Just the other day a friend published an article based on some nurture advice that I’ve given, and I realized that with as strongly as I feel about nurturing your leads, I still hadn’t written a post for my own blog about nurture.
Well, nurture is a really complex subject. And there are plenty of angles from which you can approach it. Eventually I’ll address as many as I can, but today I wanted to talk about one specific lead nurture myth I’ve seen circulating in the small business community.
Nurture Myth #1: Your nurture process has to take place over a long period of time.
When people think about nurture they almost always think about a drip sequence of some kind. Something that follows up with leads over a period of weeks, months or even years. And yes, that’s usually how it works. Nurture exists because someone expressed interest in your product or service; and if they aren’t ready to buy today we need to have a process in place that follows up with them so that when they are ready, we’re the brand on the top of their mind.
This makes total sense if you’re selling something requires a lot of information and deliberation before someone makes a purchase. Like, real estate for example.
But the reason that this is a problem is because not all businesses have a long buying cycle. Plenty of businesses have a very quick and transactional sales process. And unfortunately these businesses tend to recognize that their business model is different, so they assume that nurture can’t (or won’t) really play a role in their Lifecycle Marketing strategy.
But it can. And it should. Nurture exists no matter the length of your buying cycle.
(Disclaimer: If you ever came to Infusionsoft University while I was running it, this story may sound familiar.)
In January of 2012 I moved to Arizona, and prior to moving I had lived in Lansing, Michigan, where I ran a business servicing and installing draft beer dispense systems. Like, installing and cleaning draft beer lines for bars, restaurants and country clubs. And because of the nature of my job I was in and out of a lot of bars on a daily basis. My job took me to a lot of bars, some of which I’d probably never have patronized on my own, but because I got to see these charming little hole-in-the-wall dives so regularly, they kind of grew on me.
So when I moved to Tempe there was a dive looking bar around the corner from where I lived. So my girlfriend and I decided to check it out. So we pulled into the parking lot, and we actually bottomed out as we pulled in. Now, I drive an SUV, so to have us scrape the bottom of our car as we’re pulling into this parking lot was a little unusual. But, “No matter” I thought. We were in the parking lot, may as well park.
As we went to park, I noticed there was some shattered glass in the “spot” in which I intended to park, so we readjusted, and we parked further back along the side of the building. (I say “spot” because the parking lot had no real discernible lines of any kind) As we got out of our car, I noticed that there was an empty lot behind the bar, and through the chain-link fence I could see several big black garbage bags. This was 2012 and Sara and I were avid fans of the TV show Dexter, so I made a mental note of the garbage bags just in case.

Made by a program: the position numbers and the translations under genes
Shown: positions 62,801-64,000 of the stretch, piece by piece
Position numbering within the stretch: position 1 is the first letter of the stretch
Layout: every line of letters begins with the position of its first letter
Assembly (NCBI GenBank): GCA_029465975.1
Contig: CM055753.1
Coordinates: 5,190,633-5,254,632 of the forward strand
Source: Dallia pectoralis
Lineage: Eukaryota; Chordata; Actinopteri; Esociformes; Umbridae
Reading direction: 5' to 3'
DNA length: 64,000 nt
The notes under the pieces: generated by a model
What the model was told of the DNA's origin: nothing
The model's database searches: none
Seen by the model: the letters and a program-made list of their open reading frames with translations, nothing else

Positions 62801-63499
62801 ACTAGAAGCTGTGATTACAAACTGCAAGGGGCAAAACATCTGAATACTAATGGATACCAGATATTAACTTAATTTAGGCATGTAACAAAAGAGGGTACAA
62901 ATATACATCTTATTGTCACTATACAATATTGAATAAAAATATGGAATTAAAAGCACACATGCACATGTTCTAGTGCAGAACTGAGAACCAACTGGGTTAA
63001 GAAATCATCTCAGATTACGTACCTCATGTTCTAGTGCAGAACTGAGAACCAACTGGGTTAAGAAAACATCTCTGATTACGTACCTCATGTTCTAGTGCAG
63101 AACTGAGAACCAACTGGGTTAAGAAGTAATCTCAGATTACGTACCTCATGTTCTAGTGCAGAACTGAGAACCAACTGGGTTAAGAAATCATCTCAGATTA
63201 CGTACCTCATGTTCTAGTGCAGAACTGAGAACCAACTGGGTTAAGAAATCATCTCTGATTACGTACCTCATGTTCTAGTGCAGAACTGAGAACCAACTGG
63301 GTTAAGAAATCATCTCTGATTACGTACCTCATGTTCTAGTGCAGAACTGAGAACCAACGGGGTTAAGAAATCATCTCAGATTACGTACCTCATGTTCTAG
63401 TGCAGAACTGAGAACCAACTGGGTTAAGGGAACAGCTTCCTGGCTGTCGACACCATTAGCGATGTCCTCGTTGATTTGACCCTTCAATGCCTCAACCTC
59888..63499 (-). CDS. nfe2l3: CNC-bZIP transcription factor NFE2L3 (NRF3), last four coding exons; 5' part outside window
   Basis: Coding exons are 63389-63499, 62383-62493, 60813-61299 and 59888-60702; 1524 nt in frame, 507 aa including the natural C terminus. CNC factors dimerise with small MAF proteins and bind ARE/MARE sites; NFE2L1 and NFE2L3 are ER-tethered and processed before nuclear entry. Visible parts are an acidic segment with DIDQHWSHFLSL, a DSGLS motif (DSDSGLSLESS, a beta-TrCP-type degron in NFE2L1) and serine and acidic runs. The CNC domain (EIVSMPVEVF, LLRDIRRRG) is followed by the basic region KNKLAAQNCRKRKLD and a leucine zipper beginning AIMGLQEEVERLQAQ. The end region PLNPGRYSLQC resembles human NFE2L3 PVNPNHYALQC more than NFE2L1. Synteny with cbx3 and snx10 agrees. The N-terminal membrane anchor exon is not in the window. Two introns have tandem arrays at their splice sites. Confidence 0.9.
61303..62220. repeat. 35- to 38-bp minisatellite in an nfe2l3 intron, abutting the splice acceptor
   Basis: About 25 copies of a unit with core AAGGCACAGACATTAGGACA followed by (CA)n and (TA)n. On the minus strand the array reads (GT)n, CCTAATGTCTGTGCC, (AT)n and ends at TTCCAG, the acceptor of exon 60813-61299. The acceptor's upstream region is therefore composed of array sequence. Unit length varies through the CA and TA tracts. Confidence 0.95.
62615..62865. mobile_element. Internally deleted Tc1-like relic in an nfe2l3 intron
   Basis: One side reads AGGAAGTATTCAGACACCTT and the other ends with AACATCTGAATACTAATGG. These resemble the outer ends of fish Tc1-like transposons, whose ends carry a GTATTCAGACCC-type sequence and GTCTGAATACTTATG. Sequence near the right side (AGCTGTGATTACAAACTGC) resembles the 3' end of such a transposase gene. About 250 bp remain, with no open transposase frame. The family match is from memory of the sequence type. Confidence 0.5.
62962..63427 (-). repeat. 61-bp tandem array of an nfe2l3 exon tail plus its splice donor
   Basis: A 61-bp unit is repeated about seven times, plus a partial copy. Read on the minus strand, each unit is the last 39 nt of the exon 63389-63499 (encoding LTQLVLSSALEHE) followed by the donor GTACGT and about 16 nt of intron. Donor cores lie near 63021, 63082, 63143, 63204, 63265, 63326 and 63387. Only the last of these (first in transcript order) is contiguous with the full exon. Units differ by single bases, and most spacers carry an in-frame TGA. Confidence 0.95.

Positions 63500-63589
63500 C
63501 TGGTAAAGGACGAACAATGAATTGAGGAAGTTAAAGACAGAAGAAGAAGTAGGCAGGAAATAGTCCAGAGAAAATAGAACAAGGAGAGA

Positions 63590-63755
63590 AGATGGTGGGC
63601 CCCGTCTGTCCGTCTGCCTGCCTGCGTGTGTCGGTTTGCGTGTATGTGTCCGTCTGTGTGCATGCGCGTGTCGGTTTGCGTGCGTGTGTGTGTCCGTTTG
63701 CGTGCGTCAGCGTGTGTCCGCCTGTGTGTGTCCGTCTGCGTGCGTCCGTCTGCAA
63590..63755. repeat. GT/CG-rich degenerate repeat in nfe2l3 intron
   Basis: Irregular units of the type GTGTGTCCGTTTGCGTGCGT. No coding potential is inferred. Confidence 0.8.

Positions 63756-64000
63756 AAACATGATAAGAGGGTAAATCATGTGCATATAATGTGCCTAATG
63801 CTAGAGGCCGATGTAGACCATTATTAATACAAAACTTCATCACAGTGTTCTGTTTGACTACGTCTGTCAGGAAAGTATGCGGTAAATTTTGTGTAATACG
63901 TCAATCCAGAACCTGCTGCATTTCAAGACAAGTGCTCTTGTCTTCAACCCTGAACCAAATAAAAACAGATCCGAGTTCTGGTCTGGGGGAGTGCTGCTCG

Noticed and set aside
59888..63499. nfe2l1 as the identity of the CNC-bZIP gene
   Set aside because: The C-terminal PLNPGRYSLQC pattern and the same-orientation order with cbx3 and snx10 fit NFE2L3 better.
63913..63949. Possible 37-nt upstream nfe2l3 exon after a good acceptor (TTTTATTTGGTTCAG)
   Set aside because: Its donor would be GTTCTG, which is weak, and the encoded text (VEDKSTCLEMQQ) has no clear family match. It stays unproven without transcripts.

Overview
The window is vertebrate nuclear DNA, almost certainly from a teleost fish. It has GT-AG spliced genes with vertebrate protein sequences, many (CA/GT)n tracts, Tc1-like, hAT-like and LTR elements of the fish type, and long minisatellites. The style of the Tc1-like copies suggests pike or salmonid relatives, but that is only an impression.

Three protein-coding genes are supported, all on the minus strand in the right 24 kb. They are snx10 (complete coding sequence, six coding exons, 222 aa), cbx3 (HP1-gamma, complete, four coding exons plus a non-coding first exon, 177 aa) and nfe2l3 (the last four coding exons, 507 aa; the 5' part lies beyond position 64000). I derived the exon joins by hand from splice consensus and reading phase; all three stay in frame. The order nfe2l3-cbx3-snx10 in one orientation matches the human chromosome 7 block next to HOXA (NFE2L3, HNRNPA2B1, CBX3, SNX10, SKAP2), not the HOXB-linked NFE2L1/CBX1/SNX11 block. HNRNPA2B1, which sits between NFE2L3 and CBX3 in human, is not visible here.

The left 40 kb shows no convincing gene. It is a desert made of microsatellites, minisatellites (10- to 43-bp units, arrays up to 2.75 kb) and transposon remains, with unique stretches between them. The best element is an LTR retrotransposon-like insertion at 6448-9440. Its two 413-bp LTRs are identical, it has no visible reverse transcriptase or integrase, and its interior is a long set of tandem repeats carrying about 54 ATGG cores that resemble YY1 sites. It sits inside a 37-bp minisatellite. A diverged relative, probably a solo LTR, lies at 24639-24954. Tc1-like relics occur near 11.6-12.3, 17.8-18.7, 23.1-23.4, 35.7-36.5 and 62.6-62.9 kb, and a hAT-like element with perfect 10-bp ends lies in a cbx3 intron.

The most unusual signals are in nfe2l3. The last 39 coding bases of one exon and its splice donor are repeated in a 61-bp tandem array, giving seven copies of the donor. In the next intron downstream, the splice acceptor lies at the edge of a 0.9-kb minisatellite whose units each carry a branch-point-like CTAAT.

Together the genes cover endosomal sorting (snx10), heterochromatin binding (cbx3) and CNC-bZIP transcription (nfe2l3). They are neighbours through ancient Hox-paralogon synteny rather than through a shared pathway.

The entry was had one of those two door entrances, where you step into like a small alcove, and then open another door into the actual bar. So, as we step into the first one, I notice there’s a Cinco de Mayo poster hanging up. I remember thinking to myself “Wow, 4 months early. That’s some really solid commitment. But, this is Phoenix afterall, so maybe its a bigger deal down here than it was in Michigan. Oh, wait, that says 2011. It’s not 4 months early, it’s 8 months late…”
Yup, they had a poster in their entryway that was advertising holiday specials from 8 months prior. Doesn’t exactly send the message that they’re on top of this stuff.
Then as we opened the second door and stepped into the actual restaurant Sara and I were both stopped in our tracks by a very pronounced and specific odor. It was one I quickly recognized as urinal cakes.
Which is not a terribly unusual odor when you are in the men’s room. But for this to be the first and strongest thing that we both smelled the moment we stepped into their restaurant was more than a little unsettling.
We looked at one another, walked outside, got in our car, and drove away.
Here’s the moral of the story: This whole process took place in less than 90 seconds. We pulled in, we parked. We walked into the restaurant’s entry way, and opened the next door, and then we never made it any further.
Prankster’s might have excellent food. They might have an awesome beer list. Or any other number of redeeming qualities. But for us, it didn’t matter. We never made it that far. Between the ill-maintained parking lot, the visible trash out back, the outdated poster and the overpowering odor, there were too many strikes against them in the simple process of entering the restaurant.
I’d challenge you to look at your buying process. Nurture exists even in the most mundane ways. It could be the music playing while folks are in line at your store. It could be the color scheme of your website. Or the number of clicks it takes to get where I want to go. Put yourself in your prospects shoes and see what hurdles they have to clear to become a customer. How can you make this process more fluid?
Nurture is the single most cost effective way to grow your business. It’s all about doing more with what you already have. (Oooh, tweet that.)
Here’s a free download with 11 questions to help guide your nurture.
Now, I use Infusionsoft to run my marketing campaigns and carry out my nurture. You don’t have to use Infusionsoft, but you should use something. If you’re looking for a comprehensive Infusionsoft review, this is the best one I’ve seen.